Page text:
Let me explain what I mean by a sh*t magnet.  In college, I knew a girl (but not in the Biblical sense), who a few years before, when she was 13, had a miscarriage.  Bad things happened to this girl, sometimes it was her fault, and sometimes not.  She had a miscarriage because she slept with her best friend's boyfriend, got pregnant, and her best friend beat her up, causing the miscarriage.  That was her fault.  Some people had Cary Grant karma, and some people have Charlie Brown karma.  (Someone once said to Cary Grant that they wanted to be Cary Grant, Cary Grant replied, "you want to be Cary Grant, [heck,] I want to be Cary Grant."  Karmically, even Cary Grant didn't have Cary Grant karma.  But, in any case, that definitely was her fault.  One thing that wasn't her fault, is she was walking down the street one day, and walked into a poisonous chlorine gas cloud, that had escaped from a nearby tank.  If it wasn't for bad luck, she would have had no luck at all.  That is what a sh*t magnet is.  It is not necessarily her fault, but bad things one way or other, happened to her.  Well, Trump is the reverse of that, bad things happen to people around him, "cosmically" I suspect it is not necessarily his fault, but if you are smart, you don't want to know him, and you definitely don't want a reverse sh*t to know you.  So all those "radical" right, fringe political appointees that Trump is making, I am not sure he is really doing them a favor.  But, I could be wrong, I have been wrong beforeWink.  This is just a theory for people to consider as the Trump presidency 'evolves.'
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Post Options Post Options   Thanks (0) Thanks(0)   Quote toyomotor Quote  Post ReplyReply Direct Link To This Post Posted: 15 May 2017 at 12:13
While I was moving house last week, Trump took advantage of my absence from the forum and sacked the Director of the FBI.

We all know that the FBI is investigating possible links between Trump and his top advisors, including his son-in-law and Russia. It's just possible that Trump had no links at with Russia, but, if that is the case, his timing is abysmal.

What I may have written about Trump in the past, my suspicions and dislikes, I stand by.
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Post Options Post Options   Thanks (0) Thanks(0)   Quote franciscosan Quote  Post ReplyReply Direct Link To This Post Posted: 17 May 2017 at 00:41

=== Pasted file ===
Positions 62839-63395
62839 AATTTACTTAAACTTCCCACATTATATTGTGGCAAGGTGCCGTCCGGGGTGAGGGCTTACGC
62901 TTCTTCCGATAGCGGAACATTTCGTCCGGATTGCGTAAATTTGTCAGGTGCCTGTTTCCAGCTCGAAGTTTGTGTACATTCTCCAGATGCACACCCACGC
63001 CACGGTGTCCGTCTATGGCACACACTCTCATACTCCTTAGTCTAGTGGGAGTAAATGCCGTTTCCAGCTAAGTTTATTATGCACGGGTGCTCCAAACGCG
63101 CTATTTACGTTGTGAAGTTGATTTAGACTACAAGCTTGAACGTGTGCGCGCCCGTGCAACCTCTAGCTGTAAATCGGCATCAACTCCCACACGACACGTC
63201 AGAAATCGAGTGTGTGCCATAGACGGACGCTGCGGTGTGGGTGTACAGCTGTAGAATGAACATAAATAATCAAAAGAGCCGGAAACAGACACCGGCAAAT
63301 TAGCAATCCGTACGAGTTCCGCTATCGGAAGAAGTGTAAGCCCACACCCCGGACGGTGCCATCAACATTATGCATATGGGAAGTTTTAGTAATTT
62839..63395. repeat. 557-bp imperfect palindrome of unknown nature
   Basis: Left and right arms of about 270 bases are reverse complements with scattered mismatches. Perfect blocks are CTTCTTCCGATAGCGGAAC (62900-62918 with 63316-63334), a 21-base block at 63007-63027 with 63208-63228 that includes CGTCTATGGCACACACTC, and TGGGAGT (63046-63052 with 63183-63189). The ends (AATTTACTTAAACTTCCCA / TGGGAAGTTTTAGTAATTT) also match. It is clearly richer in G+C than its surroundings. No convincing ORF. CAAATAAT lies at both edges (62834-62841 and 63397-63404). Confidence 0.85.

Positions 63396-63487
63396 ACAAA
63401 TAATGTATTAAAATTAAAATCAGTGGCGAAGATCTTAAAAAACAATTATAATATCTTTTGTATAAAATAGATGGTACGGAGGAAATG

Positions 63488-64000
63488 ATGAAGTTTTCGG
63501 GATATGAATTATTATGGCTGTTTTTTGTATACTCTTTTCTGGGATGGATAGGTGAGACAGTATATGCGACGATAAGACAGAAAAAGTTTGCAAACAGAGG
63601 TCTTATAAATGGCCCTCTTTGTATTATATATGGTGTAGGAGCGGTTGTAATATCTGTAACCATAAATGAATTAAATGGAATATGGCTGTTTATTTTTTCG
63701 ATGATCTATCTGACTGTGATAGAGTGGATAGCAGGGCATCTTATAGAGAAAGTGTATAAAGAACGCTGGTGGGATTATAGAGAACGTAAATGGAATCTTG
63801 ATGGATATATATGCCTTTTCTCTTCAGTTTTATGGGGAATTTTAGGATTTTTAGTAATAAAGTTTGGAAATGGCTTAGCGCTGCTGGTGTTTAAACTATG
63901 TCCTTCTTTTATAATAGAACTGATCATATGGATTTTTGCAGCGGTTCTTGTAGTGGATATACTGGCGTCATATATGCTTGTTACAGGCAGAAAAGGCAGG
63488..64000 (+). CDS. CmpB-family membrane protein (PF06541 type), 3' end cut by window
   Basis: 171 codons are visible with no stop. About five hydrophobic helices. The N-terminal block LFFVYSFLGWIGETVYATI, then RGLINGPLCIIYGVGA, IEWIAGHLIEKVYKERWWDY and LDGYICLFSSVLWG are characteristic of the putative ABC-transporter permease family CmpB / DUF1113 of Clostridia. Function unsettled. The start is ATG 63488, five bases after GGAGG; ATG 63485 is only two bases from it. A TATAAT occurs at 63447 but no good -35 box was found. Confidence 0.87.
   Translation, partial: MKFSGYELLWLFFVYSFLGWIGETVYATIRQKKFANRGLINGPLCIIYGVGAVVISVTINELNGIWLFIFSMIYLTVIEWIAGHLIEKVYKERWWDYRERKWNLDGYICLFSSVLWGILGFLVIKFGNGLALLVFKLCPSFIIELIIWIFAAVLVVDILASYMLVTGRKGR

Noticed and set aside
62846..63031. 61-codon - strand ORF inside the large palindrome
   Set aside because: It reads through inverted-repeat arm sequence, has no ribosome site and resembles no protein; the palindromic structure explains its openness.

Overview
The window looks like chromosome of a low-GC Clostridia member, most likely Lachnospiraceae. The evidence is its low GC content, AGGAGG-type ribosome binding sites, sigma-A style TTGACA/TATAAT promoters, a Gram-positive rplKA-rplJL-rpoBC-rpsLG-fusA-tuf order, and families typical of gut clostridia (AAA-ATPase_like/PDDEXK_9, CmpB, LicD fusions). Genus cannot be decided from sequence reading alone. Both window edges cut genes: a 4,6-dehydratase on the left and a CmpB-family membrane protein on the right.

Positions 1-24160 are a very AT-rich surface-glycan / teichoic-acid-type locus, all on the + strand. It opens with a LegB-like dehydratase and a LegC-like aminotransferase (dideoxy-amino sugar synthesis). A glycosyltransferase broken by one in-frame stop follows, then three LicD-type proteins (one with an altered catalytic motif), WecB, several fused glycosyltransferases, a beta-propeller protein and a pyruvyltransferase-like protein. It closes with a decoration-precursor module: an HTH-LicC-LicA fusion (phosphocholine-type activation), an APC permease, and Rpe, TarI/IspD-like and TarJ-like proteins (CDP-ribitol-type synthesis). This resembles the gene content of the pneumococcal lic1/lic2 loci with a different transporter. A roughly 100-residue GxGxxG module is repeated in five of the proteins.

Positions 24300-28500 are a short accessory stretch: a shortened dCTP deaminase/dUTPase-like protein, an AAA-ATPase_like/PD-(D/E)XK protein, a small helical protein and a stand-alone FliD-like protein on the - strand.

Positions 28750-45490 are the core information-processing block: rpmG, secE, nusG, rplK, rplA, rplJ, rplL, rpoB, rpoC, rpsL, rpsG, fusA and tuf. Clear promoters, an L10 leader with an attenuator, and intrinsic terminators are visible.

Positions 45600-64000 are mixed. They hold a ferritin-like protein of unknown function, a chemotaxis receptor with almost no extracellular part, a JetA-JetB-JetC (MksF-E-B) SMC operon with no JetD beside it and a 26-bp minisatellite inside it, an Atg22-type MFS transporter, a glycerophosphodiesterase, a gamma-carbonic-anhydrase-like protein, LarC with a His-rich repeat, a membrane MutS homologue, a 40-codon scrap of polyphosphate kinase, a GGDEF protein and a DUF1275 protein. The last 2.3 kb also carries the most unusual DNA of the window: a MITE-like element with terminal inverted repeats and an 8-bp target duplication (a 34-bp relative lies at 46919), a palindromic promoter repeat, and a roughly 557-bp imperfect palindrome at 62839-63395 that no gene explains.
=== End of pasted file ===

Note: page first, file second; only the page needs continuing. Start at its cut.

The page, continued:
You may not like Trump, but surely you wouldn't refuse to sell him the rope he will hang himself with?
Wink

I think that there is a very remote possibility that something will go dreadfully right with the Trump presidency.  Now having said that, I point to the scene in the comedy Dumb and Dumber, where the dunce is sitting next to the blonde in the pickup, and he asks her, 
"Do I have chance?"
at which she shakes her head and says,
"one in a million!"
at which point he responds,
"yes! I have a chance!"
But if there is a chance that the Trump presidency will work out, I don't think that "chance" is dependent upon everybody else rolling over and doing what Donald Trump's ego demands.  In fact, I think that the press and the branches and departments of government should hold Trump to high standards, hold his feet to the fire so to speak.  No matter how much he cries and has a tantrum, he can't just have his way.  And if scandals bring him down, well it would be worse for American democracy if those investigations were silenced, than if he was found guilty of, well, apparently take your pick.


Edited by franciscosan - 17 May 2017 at 00:43
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Post Options Post Options   Thanks (0) Thanks(0)   Quote toyomotor Quote  Post ReplyReply Direct Link To This Post Posted: 17 May 2017 at 02:06
Franciscosan

In my view, Mr. Trump epitomises the corruption of the system that I've discussed in another thread.

He's rich, and now very very powerful, and wants to rule as an autocrat. So far he's got away with it pretty much. But there's got to be a reckoning. There's too much smoke around his presidency, and, imo, where there's smoke, there's all too often fire.

It seems to me that he's paving his own road to impeachment.
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Post Options Post Options   Thanks (0) Thanks(0)   Quote toyomotor Quote  Post ReplyReply Direct Link To This Post Posted: 17 May 2017 at 08:48
And now an American with a lot of experience with the US poilitical system over many years and several different administrations appears to corroberate my view above.